Background and Objectives Meperidine is an opioid with local anesthetic properties that produces spinal anesthesia after subarachnoid injection for surgical procedures. The aim of this study was to evaluate the clinical relevance of spinal meperidine for cesarean delivery.
Methods Twenty-eight ASA I-III parturients scheduled for cesarean delivery were included in the study. Meperidine 1 mg/kg was administered subarachnoid. Patients were monitored for appropriate anesthesia and side effects.
Results Cesarean delivery was successfully performed under spinal meperidine in 22 cases: two cases required general anesthesia before incision and the duration of sensory anesthesia was too short in four cases. Side effects included moderate hypotension (decrease in arterial blood pressure > 30 mm Hg in 36% of the cases), nausea (32%), and pruritus (10.7 %). No respiratory depression was documented in mothers and newborns.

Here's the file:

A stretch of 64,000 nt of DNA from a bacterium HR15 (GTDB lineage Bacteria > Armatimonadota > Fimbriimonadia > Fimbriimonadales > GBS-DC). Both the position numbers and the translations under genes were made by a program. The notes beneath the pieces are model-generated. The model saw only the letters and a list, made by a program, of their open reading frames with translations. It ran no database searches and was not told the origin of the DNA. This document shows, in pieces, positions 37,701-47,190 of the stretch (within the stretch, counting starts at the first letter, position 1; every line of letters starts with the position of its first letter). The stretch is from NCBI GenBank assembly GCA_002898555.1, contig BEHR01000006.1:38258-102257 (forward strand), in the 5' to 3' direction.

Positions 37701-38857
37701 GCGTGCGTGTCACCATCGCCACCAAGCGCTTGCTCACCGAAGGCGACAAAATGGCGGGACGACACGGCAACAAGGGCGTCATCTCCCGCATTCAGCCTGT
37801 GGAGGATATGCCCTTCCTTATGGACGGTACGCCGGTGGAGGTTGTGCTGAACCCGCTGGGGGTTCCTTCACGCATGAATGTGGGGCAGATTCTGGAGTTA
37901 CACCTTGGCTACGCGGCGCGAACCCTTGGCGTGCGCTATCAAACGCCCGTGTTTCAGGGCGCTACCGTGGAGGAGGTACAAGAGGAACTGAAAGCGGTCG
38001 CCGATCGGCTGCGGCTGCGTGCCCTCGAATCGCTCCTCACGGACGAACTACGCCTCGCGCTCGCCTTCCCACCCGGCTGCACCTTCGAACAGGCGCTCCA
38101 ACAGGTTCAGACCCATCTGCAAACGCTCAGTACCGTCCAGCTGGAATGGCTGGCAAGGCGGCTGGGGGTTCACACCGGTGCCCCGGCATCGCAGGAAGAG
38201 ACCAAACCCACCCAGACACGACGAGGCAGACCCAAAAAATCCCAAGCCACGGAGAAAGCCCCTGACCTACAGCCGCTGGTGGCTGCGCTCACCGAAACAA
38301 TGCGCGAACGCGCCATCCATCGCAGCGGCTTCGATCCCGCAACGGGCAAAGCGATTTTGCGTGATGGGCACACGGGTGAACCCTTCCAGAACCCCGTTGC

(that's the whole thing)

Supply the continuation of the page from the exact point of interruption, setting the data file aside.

Conclusions Although short-acting, meperidine can be used as a substitute for local anesthetics for cesarean delivery, especially when local anesthetics are not available.
- obstetric anesthetic technique
Statistics from Altmetric.com
If you wish to reuse any or all of this article please use the link below which will take you to the Copyright Clearance Center’s RightsLink service. You will be able to get a quick price and instant permission to reuse the content in many different ways.